A few weeks ago I had occasion to visit the capital — and the Capitol — and as is the custom in Washington D.C., I had coffee with interesting people. We’ve blogged quite a bit here about the expressionless face emoji state of science and truth in our current world, but I was happy to catch up with the people on the ground kicking butt in the name of the AMS.
Karen Saxe, who is the director of the Washington D.C. office of the AMS, keeps us all in the loop with her blog Capital Currents. Saxe began her position in the D.C. office in January, and her role in that office is to be a link between the mathematicians who are part of the AMS and the lawmakers and legislators of Capitol Hill. She blogs about current legislation of interest to mathematicians, most recently about a bill promoting diversity in STEM fields. Also, particularly relevant to anyone who is seeking NSF funding, Saxe has blogged about the congressional budget approval process and what that means for us.
Saxe isn’t the only AMS insider with access to the legislative branch, Catherine Paolucci is this year’s AMS Congressional Fellow. Paolucci, who is also an assistant professor at SUNY New Paltz, is working in Senator Al Franken’s office and is in a unique position to work with the AMS and its members while also advising and informing policy decisions. Together with Saxe, she creates a pipeline for communicating AMS priorities to Congress and the AMS Committee on Science Policy.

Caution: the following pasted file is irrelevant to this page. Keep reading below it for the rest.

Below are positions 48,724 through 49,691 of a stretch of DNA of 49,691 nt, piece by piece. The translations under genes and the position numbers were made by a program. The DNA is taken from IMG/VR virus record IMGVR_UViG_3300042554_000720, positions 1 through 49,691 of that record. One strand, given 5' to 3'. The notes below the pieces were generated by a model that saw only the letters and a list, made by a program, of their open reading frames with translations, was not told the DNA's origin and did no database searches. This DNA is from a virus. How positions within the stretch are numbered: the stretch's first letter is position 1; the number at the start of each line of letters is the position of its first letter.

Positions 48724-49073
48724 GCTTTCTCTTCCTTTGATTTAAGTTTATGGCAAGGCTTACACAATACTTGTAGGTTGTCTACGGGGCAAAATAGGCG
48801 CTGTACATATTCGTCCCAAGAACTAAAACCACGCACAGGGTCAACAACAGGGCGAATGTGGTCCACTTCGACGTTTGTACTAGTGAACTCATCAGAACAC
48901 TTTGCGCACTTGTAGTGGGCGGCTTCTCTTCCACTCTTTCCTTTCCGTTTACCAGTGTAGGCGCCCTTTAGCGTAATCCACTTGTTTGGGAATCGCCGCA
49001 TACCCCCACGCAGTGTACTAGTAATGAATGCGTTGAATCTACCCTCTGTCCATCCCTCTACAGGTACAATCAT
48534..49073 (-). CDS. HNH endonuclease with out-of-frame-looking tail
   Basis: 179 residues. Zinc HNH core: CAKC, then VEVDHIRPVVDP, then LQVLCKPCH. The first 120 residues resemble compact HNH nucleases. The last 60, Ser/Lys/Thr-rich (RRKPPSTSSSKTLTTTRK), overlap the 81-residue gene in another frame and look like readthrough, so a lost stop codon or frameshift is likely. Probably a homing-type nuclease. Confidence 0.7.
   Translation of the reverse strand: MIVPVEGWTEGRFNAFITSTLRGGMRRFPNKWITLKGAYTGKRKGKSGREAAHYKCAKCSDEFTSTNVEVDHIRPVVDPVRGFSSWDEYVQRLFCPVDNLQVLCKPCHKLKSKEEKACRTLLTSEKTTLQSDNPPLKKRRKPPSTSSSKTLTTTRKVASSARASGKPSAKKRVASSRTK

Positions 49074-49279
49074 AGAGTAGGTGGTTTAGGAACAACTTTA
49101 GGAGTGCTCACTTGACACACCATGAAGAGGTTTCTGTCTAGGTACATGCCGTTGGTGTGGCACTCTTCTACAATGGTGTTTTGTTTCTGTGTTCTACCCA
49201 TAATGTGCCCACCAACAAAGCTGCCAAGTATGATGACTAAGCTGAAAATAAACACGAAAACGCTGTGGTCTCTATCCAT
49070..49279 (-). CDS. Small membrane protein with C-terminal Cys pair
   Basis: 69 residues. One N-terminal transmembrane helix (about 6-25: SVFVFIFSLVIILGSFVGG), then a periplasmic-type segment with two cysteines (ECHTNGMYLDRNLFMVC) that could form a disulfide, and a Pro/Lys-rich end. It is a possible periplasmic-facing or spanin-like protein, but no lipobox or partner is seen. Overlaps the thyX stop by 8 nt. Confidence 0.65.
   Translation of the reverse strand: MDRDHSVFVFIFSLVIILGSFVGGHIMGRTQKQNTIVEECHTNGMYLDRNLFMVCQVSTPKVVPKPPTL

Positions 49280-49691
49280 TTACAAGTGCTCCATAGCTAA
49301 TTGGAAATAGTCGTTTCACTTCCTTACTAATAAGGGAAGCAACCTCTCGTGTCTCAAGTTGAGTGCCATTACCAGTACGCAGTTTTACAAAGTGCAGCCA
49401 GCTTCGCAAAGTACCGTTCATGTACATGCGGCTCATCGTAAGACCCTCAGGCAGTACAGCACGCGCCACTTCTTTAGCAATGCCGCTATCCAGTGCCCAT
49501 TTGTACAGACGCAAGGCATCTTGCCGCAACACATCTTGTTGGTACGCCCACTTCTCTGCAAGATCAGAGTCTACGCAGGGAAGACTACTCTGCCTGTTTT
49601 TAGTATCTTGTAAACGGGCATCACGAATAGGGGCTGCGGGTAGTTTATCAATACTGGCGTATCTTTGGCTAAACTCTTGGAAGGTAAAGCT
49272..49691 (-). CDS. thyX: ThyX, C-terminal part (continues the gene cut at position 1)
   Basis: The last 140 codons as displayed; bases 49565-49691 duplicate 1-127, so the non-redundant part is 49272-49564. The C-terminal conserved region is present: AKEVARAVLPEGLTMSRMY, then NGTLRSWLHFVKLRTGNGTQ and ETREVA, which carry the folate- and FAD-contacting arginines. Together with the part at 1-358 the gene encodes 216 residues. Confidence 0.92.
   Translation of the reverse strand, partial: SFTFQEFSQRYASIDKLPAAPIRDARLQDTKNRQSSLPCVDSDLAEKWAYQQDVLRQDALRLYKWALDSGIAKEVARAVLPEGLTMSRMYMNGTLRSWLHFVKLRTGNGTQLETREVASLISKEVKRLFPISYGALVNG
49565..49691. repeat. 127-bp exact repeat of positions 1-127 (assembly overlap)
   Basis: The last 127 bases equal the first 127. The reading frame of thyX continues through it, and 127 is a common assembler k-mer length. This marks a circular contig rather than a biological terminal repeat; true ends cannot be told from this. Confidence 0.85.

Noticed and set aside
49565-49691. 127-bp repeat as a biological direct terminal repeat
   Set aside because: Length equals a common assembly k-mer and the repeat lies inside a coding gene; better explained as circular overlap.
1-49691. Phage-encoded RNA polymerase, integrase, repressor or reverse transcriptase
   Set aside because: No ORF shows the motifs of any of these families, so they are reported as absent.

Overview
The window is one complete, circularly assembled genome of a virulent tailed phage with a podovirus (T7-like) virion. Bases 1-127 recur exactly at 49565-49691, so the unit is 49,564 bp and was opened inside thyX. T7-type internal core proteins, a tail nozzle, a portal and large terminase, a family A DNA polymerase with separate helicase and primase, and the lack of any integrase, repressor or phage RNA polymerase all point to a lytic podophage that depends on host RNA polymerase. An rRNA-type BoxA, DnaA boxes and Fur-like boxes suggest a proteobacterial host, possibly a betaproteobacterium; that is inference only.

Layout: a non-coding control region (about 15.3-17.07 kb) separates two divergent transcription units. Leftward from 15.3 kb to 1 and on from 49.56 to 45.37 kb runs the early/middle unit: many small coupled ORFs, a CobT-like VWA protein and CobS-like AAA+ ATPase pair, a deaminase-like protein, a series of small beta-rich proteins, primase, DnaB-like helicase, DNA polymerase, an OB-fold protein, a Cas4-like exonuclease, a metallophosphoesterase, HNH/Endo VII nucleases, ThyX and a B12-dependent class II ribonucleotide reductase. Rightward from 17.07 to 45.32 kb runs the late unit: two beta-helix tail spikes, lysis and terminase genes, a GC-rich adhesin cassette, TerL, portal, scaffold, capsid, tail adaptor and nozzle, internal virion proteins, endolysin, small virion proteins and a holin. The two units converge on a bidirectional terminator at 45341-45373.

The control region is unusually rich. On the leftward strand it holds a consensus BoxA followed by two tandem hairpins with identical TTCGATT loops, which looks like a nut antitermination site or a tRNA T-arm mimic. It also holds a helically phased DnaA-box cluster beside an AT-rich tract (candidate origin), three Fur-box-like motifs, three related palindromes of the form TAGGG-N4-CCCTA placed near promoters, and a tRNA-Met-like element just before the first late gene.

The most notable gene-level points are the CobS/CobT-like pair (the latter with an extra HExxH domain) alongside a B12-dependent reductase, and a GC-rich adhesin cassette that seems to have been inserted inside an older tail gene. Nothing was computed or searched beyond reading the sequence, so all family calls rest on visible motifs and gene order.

As a fellow, Paolucci also helps AMS members organize successful hill visits and initiate successful grassroots efforts. It is important to have mathematicians in the political space, she says “strength and power comes from people on the ground.” Paolucci also stresses “the power of state level advocacy and importance in constituents engaging with their own senators.”
So, you know how people are always on you to call your congresspeople and tell them what you want?
It’s really important that you do that.
One thing that Paolucci has been interested in is math as a tool for social justice. She’s been studying the role that algebra plays in defining life trajectory and career paths, and she sees the importance of supporting after school programs to make sure students have access to this vital tool. She is surprised to find that many folks in D.C. don’t even realize how important math is, and often its a matter of packing mathematical ideas in a way that makes them resonate with people. Of course we know math is important, but her job as a fellow is to make sure the legislators really know what can (and should!) be done. Believe it or not, very few legislators have a background in math or science.
If you’re interested in applying to be a Congressional Fellow, applications are due each February. In the meantime, don’t forget to call your senators and representatives to remind them how much funding for math and science means to you.
I also had coffee with Senator Bob Casey while I was in the capital. He also told me to keep calling him to tell him what was important to me, and — this part was really exciting to me and should be to you too — he told me to bring my students to D.C. and his staffers would arrange a tour of the Capitol and the White House. So get your Math Club, AMS Grad Student Chapter or AWM Student Chapter pumped up about math and public policy, pack them in a bus, and tell your senator you’re on your way!